Use this URL to cite or link to this record in EThOS: http://ethos.bl.uk/OrderDetails.do?uin=uk.bl.ethos.585093
Title: Potential for solar thermal technologies and thermal energy storage to reduce the energy use from Welsh housing
Author: Ampatzi, Eleni
Awarding Body: Cardiff University
Current Institution: Cardiff University
Date of Award: 2010
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Abstract:
This thesis deals with the potential contribution that state-of-the-art solar thermal (ST) systems enhanced by thermal energy storage (TES) technologies might have in reducing the energy use in Welsh dwellings. The focus of this work lies with the share of the overall amount of conventional energy currently consumed for thermal comfort and hot water preparation that could be replaced by solar energy harvested by active, water-based, solar systems. Twelve typical Welsh dwellings drawn from a recent survey and considered as representative of the Welsh housing stock are modelled and the solar collectors' yield for different orientations and tilts is predicted. The subject is investigated with computer simulations using the TRNSYS simulation engine. The methodology dictates at first prediction and analysis of the thermal energy demand profiles of 12x4 case studies using average (smoothed) and actual (warmer) weather conditions, continuous and intermittent comfort maintenance. Next the ST potential is estimated considering solely a maximum (0.7) and an average (0.4) overall system efficiency and no other technical part for the ST system (modelling approach), in order to investigate the mismatch of energy demand and availability and the TES contribution. The performance characteristics of some representative European ST systems (short-term TES only), as derived from the IEA SHC Task 26 FSC method, are then applied to the simulations to reveal the potential with realistic losses and parasitic energy consumption included (applied only to 5 compatible models). It is revealed that all these house types are possible candidates for effective ST applications, assuming that economies of scale would allow for large absorber areas in the near future. The modelling approach shows that ST systems could contribute to thermal savings between 9%-34% solely with direct utilisation of the collected energy. Furthermore, for most cases, if reasonable sized stores would be used (up to 300kWh TES capacity) then the solar contribution to the overall thermal energy consumption, in the most favourable conditions, would be around 42-58%. Only a couple of models appear to have a lower potential, mainly due to lack of sufficient absorber areas. However for reaching the highest end of expectations for certain house types---up to 54% with average and up to 100% with warmer weather conditions---inter-seasonal storage would be required. In this case, the justifiable storage capacities predicted correspond to very large store volumes, revealing that these are currently not feasible options, as sensible heat storage is still the state-of-the-art for TES. Use of innovative storage types identified by the literature survey, that would only be available in the future, are required in order to achieve high solar contributions, considering space limitations in Welsh dwellings. The FSC results show that for the 5 models the use of solar energy would bring thermal energy savings of around 41-47% if the best system is employed compared to a conventional system, while if parasitic (electric) energy consumption is considered the expected energy savings could be as low as 10%. The actual ST potential is analysed and is found to be in between the two approaches, as both methods have advantages and limitations and complement each other.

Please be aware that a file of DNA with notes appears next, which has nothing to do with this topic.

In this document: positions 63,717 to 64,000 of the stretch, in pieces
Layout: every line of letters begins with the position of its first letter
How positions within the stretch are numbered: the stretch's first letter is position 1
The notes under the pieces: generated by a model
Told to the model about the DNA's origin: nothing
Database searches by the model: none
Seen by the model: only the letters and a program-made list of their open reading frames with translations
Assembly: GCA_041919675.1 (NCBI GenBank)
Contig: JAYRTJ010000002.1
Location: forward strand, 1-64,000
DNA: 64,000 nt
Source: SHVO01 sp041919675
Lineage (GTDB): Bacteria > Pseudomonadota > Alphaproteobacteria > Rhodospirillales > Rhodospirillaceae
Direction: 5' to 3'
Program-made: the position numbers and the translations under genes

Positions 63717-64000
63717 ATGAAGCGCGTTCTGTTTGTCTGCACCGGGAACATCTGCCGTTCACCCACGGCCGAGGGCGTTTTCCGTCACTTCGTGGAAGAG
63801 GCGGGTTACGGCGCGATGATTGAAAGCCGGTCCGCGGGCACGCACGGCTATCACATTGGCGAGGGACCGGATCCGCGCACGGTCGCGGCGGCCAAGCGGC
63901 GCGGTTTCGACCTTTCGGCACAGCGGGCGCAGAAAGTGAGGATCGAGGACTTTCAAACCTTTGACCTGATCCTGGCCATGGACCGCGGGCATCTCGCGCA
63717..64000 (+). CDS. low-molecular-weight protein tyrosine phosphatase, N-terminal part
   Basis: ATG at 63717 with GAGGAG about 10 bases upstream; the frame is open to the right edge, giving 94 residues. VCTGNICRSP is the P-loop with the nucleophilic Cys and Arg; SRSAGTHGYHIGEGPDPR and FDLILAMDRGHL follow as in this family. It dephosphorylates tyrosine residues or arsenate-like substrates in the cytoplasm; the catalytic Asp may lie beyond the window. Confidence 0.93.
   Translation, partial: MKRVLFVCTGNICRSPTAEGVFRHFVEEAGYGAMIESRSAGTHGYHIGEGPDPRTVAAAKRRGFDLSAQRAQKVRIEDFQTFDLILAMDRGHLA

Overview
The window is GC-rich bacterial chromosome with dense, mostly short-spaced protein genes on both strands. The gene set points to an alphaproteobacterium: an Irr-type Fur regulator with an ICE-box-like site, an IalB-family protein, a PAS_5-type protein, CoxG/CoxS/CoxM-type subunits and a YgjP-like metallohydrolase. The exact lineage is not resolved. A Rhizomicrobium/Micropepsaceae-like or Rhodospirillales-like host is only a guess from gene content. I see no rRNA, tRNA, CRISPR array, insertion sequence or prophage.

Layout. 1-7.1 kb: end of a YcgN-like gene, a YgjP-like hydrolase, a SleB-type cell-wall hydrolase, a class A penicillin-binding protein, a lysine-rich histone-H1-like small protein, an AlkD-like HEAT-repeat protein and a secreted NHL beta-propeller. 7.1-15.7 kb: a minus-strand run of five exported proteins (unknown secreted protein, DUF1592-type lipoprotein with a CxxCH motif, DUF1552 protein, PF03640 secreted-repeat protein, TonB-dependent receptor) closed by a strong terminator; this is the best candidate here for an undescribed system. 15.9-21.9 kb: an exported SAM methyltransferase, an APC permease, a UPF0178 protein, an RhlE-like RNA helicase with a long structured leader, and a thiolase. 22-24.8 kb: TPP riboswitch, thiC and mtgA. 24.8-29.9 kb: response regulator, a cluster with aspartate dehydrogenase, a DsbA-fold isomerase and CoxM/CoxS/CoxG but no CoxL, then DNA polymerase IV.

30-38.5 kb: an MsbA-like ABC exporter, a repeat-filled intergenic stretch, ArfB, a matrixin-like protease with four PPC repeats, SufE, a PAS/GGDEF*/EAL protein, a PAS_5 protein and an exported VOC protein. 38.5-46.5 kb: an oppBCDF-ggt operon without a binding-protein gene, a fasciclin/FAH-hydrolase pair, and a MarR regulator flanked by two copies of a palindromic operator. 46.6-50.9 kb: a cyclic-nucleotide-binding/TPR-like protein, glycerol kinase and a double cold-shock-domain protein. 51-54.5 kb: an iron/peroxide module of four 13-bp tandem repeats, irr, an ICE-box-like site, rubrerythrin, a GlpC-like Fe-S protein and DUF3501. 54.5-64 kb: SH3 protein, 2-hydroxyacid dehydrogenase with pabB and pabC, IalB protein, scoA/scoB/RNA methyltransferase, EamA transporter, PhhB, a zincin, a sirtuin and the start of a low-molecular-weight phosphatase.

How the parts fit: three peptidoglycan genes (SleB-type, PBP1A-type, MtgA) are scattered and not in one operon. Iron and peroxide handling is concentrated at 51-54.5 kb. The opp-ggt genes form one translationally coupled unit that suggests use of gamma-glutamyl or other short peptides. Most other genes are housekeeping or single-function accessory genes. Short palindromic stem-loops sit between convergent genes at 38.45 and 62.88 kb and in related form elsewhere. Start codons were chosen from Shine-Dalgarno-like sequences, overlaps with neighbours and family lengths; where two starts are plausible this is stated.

Supervisor: Not available Sponsor: Not available
Qualification Name: Thesis (Ph.D.) Qualification Level: Doctoral
EThOS ID: uk.bl.ethos.585093  DOI: Not available
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